explains how the general manager of the A’s, Billy Beane, started looking for ways to ind undervalued players because his team didn’t have the budget to compete for the expensive stars. His assistant Paul DePodesta told him about using math to analyze players and Beane decided to give DePodesta’s ideas a try. The irst player DePodesta found was a prospect named David Beck who was overlooked by all the other scouts because he has an unusual hand motion when he pitched despite having strong statistics. The A’s eventually signed Beck, who became a standout in the Arizona rookie league. Beane began to tell his scouts he didn’t want any players who were too young, too old or too expensive. He believed that college prospects would have more data to evaluate and that you could more accurately predict their potential. He told the scouts to throw out all high school players from even being considered, which is the opposite of how other teams were thinking. His team of traditional scouts wanted powerful homerun hitters who could consistently put the ball out of the park, but Beane looked at those players and saw a lot of inconsistency. Instead, he wanted to turn his focus to hitters who had a higher on-base percentage as opposed to a higher number of home-runs, such as Mark Teahen. He also liked hitters who drew a lot of walks or were frequently hit by pitches, such as Jeremy Brown. Other statistics he paid attention to were pitches per plate appearance, how often a player got on base and ielding ability. When other GMs focus on power hitters and high school pitchers, the A’s managed to draft Nick Swisher, who was a priority for Beane. The A’s signed many of the players that Beane wants but his scouts are angry that he is ignoring their advice and most of them quit.The As started to win games and kept the strategy of looking for and keeping undervalued players. The use of sabermetrics caused them to trade Johnny Damon, who was seen as a star and a fan favorite but whose statistics weren’t as strong. The A’s had some mixed success over the next few years with players that other teams don’t want like Scott Hatteberg who becomes one of their most productive players. By the 2002 season, the As make the playofs and other teams begin to take notice of sabermetrics and how to use it in their teams.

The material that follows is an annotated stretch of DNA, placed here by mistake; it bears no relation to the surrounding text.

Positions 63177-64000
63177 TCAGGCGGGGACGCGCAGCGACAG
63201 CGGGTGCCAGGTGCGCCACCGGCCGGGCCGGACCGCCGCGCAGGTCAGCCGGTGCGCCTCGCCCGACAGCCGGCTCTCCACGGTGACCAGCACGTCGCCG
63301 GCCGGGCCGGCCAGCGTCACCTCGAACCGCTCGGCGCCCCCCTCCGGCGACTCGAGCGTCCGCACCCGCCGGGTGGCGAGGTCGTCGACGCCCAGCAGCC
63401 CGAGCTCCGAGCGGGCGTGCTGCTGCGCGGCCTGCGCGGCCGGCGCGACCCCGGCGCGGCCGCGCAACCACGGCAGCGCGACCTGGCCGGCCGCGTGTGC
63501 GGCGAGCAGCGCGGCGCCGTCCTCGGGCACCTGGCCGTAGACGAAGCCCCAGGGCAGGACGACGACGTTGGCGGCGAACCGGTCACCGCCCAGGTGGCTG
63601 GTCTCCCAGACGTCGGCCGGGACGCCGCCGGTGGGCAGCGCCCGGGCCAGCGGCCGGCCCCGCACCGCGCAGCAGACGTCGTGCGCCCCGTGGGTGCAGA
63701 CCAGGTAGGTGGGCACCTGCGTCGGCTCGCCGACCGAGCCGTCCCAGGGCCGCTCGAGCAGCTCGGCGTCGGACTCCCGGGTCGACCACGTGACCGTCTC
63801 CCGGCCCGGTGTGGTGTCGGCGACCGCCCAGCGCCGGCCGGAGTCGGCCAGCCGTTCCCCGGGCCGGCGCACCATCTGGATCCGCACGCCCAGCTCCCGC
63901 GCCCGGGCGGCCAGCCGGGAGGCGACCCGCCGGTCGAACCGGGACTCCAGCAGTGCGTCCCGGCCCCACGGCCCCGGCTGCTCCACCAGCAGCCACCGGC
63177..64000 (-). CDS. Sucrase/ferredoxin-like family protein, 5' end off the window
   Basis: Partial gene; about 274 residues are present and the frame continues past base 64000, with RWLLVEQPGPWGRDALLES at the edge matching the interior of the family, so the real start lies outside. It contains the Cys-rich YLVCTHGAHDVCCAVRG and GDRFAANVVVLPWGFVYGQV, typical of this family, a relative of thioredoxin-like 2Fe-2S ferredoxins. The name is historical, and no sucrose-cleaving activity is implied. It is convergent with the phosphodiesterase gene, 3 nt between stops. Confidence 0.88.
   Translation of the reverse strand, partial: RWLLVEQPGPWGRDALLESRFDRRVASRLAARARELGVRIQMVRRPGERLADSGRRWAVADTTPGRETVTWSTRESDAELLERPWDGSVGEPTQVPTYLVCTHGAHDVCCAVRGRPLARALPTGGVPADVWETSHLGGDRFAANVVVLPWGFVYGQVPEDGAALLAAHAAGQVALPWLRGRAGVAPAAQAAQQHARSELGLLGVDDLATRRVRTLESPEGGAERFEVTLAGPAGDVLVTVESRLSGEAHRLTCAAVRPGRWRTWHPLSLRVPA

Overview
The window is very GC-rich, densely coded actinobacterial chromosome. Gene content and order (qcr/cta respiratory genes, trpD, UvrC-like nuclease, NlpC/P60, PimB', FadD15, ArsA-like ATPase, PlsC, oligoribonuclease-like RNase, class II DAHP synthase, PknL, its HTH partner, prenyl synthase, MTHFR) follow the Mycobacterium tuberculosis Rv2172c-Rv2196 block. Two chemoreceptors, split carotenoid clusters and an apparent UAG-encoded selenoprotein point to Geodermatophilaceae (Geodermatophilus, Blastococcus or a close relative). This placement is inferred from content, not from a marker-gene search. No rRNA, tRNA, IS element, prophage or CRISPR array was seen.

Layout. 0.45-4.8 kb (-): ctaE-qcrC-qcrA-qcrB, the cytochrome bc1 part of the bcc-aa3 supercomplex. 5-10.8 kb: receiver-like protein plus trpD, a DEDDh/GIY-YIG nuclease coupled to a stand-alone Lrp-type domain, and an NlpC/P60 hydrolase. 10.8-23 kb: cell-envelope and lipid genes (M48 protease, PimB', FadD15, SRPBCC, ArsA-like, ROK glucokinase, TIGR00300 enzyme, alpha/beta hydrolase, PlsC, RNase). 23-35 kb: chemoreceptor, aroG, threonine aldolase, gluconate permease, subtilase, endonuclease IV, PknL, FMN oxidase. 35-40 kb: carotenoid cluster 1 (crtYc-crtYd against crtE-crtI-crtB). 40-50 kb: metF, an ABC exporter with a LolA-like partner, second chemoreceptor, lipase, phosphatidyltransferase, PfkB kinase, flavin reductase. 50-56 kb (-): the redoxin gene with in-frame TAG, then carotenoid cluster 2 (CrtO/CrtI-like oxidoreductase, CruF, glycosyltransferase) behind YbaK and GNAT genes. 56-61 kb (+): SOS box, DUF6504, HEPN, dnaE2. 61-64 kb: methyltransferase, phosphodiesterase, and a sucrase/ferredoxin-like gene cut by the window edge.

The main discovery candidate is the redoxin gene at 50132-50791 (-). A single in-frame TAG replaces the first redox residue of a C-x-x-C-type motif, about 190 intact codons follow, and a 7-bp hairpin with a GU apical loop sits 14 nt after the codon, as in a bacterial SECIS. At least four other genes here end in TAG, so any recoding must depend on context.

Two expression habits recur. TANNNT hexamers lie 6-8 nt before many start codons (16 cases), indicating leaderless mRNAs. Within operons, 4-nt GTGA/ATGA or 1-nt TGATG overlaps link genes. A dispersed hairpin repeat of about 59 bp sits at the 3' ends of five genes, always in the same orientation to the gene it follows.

ow, more than 20 years after Billy Beane decided to use statistics as the primary way to ind players, other teams have been jumping on the bandwagon. According to a Science Daily article, by 2013 75% of teams in Major League Baseball used sabermetrics in some form to make roster decisions. As more and more baseball teams move toward using sabermetrics to ind play-